Tattoo & Scrimshaw: the Art of the Sailor
Celebrating the long history of nautical tattoos and sailor art, with a blend of historical artifacts, archival photos and contemporary photography.
LIFE OF THE SAILOR – SUPERSTITION AT SEA
The seaman’s life during the Age of Sail (16th to mid-19th century) was hard and often shortened by natural and man-made dangers. Tattoos identified a man as a long-term sailor who earned his living primarily at sea. A complex system of superstitions grew over time that offered comfort and protection in this dangerous environment. Tattoos became a part of these beliefs.
Exhibit is so popular, it has been extended to October 31, 2016
Exhibit Sponsored by George H. Griffiths & Olive J. Griffiths Charitable Foundation, Mimi Michaelis, Alice Tweed Tuohy Foundation, and Wood-Claeyssens Foundation
Point Conception Lighthouse Fresnel Lens
The Point Conception first order Fresnel lens has stood watch for nearly 160 years, guiding ships safely around the “Cape Horn of the Pacific.” The Point Conception lens was designed and built in Paris, France in 1854, using a refracted prism system designed by French physicist Augustin-Jean Fresnel. The lens was first lit on February 1, 1856. Because of persistent heavy fog at higher elevation, a second lighthouse was built on the lower bluff, and the lens was moved in June, 1882. While the lens saw many vessels meet their ultimate fate in this “graveyard” of the Central Coast, the light also saved and provided safe passage to thousands of vessels over the years.
Wives and Daughters: Keepers of the Light
Over 300 women are known to have served as head lighthouse keepers in the U.S between 1850 and 1920. Learn about their firsthand accounts of life as a keeper, stories that are rare and often unknown.
Tragedy at Honda: Honoring the George Writer Family
Within ten minutes, nine battle-ready destroyers lay impaled and stranded along the treacherous reefs of the “Devil’s Jaw” near Honda Creek. The Honda Point Disaster was the largest peacetime loss in U.S. Naval history.
Tall Ship Education Program
Students explore man’s relationship with the ocean, gain an appreciation for our maritime heritage, and learn the concepts of ‘historical perspectives’ and ‘interpretation’. Through challenging hands-on activities students develop problem solving, critical thinking, leadership, communication, and teamwork skills.
The Lost Posters of Surf Artist Rick Sharp
Surfer Rick Sharp restarted his career in the 1970s with his fantasy based organic surf posters, currently on display at the museum.
Through the display of historic artifacts and images, the story of ranching on Santa Cruz, Santa Rosa and San Miguel Islands comes to life. Learn about the personalities, products and environment that made island ranching possible.
Marine Safety Agencies and USCG Black Fin
Protecting our coasts and waterways, this exhibit highlights marine safety agencies in the Santa Barbara Channel, their service to our community and emergency heroes.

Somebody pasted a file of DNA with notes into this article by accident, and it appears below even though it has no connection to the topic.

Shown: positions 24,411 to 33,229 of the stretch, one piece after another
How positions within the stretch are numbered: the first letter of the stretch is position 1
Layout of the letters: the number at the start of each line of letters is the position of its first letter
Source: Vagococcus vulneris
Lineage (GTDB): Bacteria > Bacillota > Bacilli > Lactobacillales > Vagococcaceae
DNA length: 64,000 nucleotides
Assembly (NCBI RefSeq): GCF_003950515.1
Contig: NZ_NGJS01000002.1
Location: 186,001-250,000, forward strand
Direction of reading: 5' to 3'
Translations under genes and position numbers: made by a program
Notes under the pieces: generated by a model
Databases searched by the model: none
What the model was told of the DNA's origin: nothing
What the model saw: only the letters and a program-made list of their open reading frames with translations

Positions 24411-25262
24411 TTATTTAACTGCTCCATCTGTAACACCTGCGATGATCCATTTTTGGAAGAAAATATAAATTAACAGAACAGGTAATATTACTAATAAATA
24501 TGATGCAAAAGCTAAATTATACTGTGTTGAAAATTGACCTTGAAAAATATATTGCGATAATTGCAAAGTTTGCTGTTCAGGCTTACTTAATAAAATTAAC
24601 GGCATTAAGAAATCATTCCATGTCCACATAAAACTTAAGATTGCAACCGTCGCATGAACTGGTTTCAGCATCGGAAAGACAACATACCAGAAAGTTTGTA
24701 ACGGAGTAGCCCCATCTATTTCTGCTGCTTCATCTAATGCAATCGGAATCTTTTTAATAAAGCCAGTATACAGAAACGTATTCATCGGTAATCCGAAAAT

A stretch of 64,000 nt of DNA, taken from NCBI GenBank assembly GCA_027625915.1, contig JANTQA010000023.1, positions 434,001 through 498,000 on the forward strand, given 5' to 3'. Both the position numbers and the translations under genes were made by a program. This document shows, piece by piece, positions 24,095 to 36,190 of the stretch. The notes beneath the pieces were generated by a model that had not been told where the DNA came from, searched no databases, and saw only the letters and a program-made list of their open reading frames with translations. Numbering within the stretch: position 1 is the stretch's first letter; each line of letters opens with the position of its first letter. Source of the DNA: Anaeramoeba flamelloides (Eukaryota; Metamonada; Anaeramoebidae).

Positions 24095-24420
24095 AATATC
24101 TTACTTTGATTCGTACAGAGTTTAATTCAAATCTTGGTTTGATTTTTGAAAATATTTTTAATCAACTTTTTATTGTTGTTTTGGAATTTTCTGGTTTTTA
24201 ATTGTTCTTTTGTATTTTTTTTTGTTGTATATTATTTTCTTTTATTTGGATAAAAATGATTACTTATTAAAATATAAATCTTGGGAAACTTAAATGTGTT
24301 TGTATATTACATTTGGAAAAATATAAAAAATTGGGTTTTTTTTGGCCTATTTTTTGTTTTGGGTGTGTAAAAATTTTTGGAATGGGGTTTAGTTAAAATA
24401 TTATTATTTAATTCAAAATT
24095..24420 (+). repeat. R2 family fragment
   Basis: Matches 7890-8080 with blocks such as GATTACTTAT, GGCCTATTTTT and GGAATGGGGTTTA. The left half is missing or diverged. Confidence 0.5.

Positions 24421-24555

Mario M. Castagnola Commercial Fishing
From harpoon fishing to modern fisheries management, the Mario M. Castagnola Commercial Fishing exhibit uses artifacts and images tell the story of Santa Barbara’s historic fishing industries.
Diving Technology and Abalone Diving
Hardhat diving has been part of local history since the late 1800s when abalone became a sought-after delicacy and continues today with urchin fishery and oil extraction. The Fred Kavli Diving Technology exhibit features historic diving helmets, suits and compressors. In October 2009, the Maritime Museum became the West Coast home to the Historical Diving Society.
Discover the rich maritime history of California’s Central Coast, dating back over 10,000 years to the region’s earliest seafarers, the Chumash. The Historic Path features a Chumash tomol, an interactive explorer map, and artifacts that bring the area’s long maritime history to life. EXHIBITS INCLUDE: Chumash Exhibit, Santa Barbara Bank and Trust Explorers Exhibit, Otter and Seal Hunting Exhibit, Hide and Tallow Trade Exhibit, Supply Ships Exhibit, Shore Whaling Exhibit, and George Castagnola Family Santa Barbara Waterfront Exhibit
Goleta’s Cannons features two of the historic cannons found on the Goleta coast on January 23, 1981. The exhibit highlights clues to the cannon’s past, how the community restored these artifacts, and step-by-step instructions for how cannons of that era were fired, including audio of an actual cannon firing. The cannons are on loan from the Goleta Valley Historical Society.
You can scope out the surroundings undetected.
Marilyn S. Tennity Surfing Exhibit
Discover the rich surf history of the Central Coast through this interactive exhibit, which features one-of-a-kind artifacts, oral histories with surfing greats and a surf board you can stand on.
Originally built by brothers Malcolm and Allan Loughead, the F-1 seaplane was constructed in Santa Barbara for the U.S. Navy in World War I. After the war, the brothers used the seaplane for sightseeing trips and aerial filming for Flying A Studios films. Suspended from the museum’s ceiling is a 1/4 scale flying model of the F-1 built by the Santa Barbara Radio Control Modelers Club. Malcolm and Allan’s Company eventually became Lockheed Martin.